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If you think you know everything about bananas, you might be bananas.
Thanks to the Japanese agricultural research company D&T Farm, banana-lovers can now enjoy the entire fruit — peel included.
The Mongee banana, as it's called, is created through a very precise growing and harvesting process that involves careful temperature monitoring.
D&T Farm's spokesman Tetsuya Tanaka told the NY Post that the special bananas are actually grown in an environment that is kept at negative 75 degrees (versus the normal 80 degrees found in most tropical climes where bananas are grown), then the fruit is thawed and replanted.
This method, called "freeze thaw awakening," reportedly mimics Earth's cold climate of 20,000 years ago, encouraging plant's very rapid growth, the ability to grow in cooler temperatures and, in this case, a very thin, edible peel. According to the Independent, most banana plants take "about two years to grow to full maturity but the Mongee bananas grow in about four months."
But are these bananas any better for you than the variety with a thicker peel?
D&T Farm's website claims that the Mongee banana peel may contain tryptophan, which some studies claim aids in the creation of serotonin, vitamin B6 and magnesium.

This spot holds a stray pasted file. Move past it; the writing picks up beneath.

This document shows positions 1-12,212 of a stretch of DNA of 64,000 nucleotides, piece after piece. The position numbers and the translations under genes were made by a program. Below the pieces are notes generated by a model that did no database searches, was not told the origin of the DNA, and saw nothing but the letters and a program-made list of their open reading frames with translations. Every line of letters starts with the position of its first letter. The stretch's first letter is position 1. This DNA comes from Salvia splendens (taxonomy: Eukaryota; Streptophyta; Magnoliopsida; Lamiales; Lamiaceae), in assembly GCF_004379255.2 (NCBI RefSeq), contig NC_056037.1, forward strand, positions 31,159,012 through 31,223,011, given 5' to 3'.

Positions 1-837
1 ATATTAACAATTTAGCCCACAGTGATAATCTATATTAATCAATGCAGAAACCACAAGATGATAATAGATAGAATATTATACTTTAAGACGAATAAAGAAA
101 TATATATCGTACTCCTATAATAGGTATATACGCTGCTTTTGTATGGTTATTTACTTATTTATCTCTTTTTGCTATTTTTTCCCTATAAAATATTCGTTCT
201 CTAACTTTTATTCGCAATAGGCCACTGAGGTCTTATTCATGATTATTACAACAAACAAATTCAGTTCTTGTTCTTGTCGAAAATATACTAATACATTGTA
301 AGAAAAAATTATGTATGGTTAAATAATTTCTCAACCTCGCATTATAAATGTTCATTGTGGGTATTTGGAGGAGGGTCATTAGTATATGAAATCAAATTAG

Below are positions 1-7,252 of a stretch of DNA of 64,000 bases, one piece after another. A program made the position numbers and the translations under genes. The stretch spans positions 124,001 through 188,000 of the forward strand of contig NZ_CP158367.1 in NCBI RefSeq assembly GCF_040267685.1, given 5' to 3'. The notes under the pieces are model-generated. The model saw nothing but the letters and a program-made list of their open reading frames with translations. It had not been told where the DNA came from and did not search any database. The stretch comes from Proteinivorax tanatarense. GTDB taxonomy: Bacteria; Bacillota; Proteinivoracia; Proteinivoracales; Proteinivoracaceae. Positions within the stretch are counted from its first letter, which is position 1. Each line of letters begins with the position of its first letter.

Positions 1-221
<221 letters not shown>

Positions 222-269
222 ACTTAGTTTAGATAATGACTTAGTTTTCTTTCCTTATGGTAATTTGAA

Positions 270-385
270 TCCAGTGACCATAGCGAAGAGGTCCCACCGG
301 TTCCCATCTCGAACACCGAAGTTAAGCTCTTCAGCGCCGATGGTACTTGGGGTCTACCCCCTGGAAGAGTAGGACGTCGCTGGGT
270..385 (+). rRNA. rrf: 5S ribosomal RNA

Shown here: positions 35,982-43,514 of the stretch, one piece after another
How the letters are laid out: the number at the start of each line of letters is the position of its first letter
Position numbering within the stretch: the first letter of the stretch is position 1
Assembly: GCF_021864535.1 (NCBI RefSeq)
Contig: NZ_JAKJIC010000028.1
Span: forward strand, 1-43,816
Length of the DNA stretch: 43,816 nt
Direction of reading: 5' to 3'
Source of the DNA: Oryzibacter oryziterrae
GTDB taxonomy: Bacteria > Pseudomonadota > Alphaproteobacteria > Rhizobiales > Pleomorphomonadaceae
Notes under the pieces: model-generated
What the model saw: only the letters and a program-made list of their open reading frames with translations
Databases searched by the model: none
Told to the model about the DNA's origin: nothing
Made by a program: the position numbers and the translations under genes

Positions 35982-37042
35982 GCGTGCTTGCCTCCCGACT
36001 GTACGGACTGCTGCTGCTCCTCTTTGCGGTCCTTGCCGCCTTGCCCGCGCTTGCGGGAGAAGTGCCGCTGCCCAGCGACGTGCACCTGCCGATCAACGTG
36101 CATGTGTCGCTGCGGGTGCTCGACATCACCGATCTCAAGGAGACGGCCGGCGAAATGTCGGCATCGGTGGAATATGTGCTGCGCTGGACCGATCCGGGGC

The company recommends waiting until brown spots start to appear on the peel, then just cutting the whole thing into slices and enjoying the fruit piece by piece.
So how does it taste? A taste tester from Japan's Rocket News 24 tried the banana and said the skin is quite thin, relatively flavorless, and easy to eat without any noticeable "strange texture." The site also noted that the banana is very sweet, with a pineapple-like odor and a "very strong tropical flavor."
Currently, D&T only provides 10 Mongee bananas a week to one department store, Tenmaya Okayama, in Japan. Since they're so rare, of course they're not cheap: one banana retails for about $5.75.
However, banana lovers stateside may actually be able to try the the super-sweet Mongee — just not anytime soon. Tanaka told the NY post, “We are also considering export [to the US], but it is likely [to take a while]."